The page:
Cover image for Tradition and Innovation in the Ancient Near East: Proceedings of the 57th Rencontre Assyriologique International at Rome, 4-8 July 2011 Edited by Alfonso Archi

Tradition and Innovation in the Ancient Near East

Proceedings of the 57th Rencontre Assyriologique International at Rome, 4-8 July 2011

Edited by Alfonso Archi

BUY

$129.50 | Hardcover Edition
ISBN: 978-1-57506-313-3

632 pages
7" × 10"
2015

Rencontre Assyriologique Internationale

Tradition and Innovation in the Ancient Near East

Proceedings of the 57th Rencontre Assyriologique International at Rome, 4-8 July 2011

Edited by Alfonso Archi

In July, 2011, the International Association for Assyriology met in Rome, Italy, for 5 days to deliver and listen to papers on the theme “Tradition and Innovation in the Ancient Near East”. This volume, the proceedings of the conference, contains more than 40 of the papers read at the 57th annual Rencontre, including 3 plenary lectures/papers, many papers directly connected with the theme, as well as a workshop on parents and children. The papers covered every period of Mesopotamian history, from the third millennium through the end of the first millennium B.C.E. The attendees were warmly hosted by faculty and students from the Università di Roma “La Sapienza”.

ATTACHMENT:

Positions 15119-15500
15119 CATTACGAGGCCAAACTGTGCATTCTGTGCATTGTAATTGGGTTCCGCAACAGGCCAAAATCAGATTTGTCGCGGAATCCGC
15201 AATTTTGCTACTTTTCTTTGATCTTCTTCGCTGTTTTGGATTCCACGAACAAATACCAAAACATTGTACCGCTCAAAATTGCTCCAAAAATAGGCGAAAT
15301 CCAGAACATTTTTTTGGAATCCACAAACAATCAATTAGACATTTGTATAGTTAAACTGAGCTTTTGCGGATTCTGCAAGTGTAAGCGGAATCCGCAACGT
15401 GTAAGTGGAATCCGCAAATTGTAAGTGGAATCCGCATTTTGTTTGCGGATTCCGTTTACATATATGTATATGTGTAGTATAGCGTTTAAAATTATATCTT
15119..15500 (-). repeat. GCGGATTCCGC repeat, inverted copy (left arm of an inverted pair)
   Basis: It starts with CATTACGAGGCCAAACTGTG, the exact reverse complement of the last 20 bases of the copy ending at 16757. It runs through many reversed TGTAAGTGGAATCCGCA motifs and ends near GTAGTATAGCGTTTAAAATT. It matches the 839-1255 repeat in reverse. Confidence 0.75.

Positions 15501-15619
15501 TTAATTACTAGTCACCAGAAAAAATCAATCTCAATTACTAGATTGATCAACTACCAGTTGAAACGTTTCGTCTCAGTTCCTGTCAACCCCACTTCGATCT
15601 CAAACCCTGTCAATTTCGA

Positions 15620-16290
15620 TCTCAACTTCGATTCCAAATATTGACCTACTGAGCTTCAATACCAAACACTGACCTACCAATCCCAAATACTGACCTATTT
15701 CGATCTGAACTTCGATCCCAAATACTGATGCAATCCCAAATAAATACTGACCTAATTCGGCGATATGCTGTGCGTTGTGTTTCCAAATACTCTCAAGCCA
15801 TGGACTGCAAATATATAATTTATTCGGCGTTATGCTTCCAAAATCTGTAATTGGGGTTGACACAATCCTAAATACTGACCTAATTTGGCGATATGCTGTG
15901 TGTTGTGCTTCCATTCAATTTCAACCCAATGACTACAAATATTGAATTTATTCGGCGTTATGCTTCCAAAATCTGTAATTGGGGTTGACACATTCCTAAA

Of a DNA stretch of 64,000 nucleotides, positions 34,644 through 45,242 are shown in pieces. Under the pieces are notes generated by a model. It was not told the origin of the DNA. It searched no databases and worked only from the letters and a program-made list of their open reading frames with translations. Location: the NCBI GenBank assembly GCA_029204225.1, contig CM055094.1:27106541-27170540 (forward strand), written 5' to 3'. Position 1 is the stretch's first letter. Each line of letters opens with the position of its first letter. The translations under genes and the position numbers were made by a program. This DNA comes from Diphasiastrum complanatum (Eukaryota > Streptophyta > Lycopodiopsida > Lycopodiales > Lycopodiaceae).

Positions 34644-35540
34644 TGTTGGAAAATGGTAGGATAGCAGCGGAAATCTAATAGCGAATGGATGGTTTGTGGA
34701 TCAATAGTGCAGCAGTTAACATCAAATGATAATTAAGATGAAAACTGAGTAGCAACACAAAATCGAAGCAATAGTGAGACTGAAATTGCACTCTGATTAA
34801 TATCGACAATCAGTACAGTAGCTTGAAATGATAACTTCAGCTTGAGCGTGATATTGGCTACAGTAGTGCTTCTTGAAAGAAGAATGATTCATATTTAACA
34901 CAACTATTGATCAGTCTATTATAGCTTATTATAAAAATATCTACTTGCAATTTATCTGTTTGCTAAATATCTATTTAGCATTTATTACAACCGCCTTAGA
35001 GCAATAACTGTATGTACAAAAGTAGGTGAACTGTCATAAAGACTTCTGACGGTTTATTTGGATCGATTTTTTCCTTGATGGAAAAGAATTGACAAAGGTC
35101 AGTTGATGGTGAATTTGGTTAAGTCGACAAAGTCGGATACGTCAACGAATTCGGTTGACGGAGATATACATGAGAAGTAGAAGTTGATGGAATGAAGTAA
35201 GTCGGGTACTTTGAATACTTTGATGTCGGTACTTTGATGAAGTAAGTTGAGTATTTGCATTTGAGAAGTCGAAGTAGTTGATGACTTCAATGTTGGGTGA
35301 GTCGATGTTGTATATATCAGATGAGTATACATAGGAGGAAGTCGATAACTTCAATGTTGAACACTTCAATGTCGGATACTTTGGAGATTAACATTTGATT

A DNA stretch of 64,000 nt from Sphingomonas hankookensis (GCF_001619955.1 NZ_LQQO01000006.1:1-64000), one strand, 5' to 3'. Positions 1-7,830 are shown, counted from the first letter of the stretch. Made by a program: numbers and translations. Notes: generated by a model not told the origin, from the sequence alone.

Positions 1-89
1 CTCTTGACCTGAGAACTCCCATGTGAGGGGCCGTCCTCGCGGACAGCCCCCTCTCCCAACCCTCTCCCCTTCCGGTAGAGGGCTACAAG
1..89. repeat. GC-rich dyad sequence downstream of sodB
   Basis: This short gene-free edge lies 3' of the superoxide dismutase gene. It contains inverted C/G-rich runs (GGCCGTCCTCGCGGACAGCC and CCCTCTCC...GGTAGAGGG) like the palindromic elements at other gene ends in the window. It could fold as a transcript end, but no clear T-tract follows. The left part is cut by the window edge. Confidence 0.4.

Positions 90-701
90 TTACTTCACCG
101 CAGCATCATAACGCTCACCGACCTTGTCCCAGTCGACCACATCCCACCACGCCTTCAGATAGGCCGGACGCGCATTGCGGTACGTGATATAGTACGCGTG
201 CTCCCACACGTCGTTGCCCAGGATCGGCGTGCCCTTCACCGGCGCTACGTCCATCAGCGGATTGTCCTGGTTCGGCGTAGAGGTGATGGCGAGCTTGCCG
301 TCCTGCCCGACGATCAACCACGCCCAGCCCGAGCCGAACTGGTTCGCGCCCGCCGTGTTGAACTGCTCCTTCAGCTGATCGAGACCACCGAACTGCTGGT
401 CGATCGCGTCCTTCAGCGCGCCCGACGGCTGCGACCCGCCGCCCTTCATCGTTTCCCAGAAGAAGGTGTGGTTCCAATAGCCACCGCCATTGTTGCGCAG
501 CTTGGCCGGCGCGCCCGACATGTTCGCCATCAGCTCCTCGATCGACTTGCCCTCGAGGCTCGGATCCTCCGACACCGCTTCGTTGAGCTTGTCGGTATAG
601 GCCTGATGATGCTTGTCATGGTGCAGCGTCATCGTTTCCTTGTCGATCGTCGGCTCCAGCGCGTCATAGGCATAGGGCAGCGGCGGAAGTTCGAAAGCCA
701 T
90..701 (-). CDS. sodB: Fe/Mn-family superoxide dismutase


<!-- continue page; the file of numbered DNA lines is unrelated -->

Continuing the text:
• Description
  • Table of Contents
In July, 2011, the International Association for Assyriology met in Rome, Italy, for 5 days to deliver and listen to papers on the theme “Tradition and Innovation in the Ancient Near East”. This volume, the proceedings of the conference, contains more than 40 of the papers read at the 57th annual Rencontre, including 3 plenary lectures/papers, many papers directly connected with the theme, as well as a workshop on parents and children. The papers covered every period of Mesopotamian history, from the third millennium through the end of the first millennium B.C.E. The attendees were warmly hosted by faculty and students from the Università di Roma “La Sapienza”.

Foreword

Abbreviations

Program

Part 1

Opening Lectures

Rückwärts schauend in die Zukunft: Utopien des Alten Orients Stefan M. Maul

Law and Literature in the Third Millennium B.C. Claus Wilcke

The Soul in the Stele? J. David Hawkins

Part 2

Papers

Myth and Ritual through Tradition and Innovation Dina Katz

A Tale of Twin Cities: Archaeology and the Sumerian King List Petr Charvát

Where are the Uruk Necropoles? Regional Innovation or Change in Tradition for Northern Mesopotamia Jesús Gil Fuensanta and Eduardo Crivelli

Changes Through Time: The Pit F Sequence at Ur Revisited Giacomo Benati

Reading Figurines from Ancient Urkeš (2450 B.C.E.) Rick Hauser

Wooden Carvings of Ebla: Some Open Questions Rita Dolce

The Aesthetic Lexicon of Ebla’s Composite Art during the Age of the Archives Marco Ramazzotti

DUGURASU = rw-ḥꜢwt Alessandro Roccati

More on Pre-Sargonic Umma Salvatore F. Monaco

Professional Figures and Administrative Roles in the Garden (ĝeškiri6) Management of Ur III Ĝirsu Angela Greco

Tradition and Innovation in Šulgi’s Concept of Divine Kingship Luděk Vacín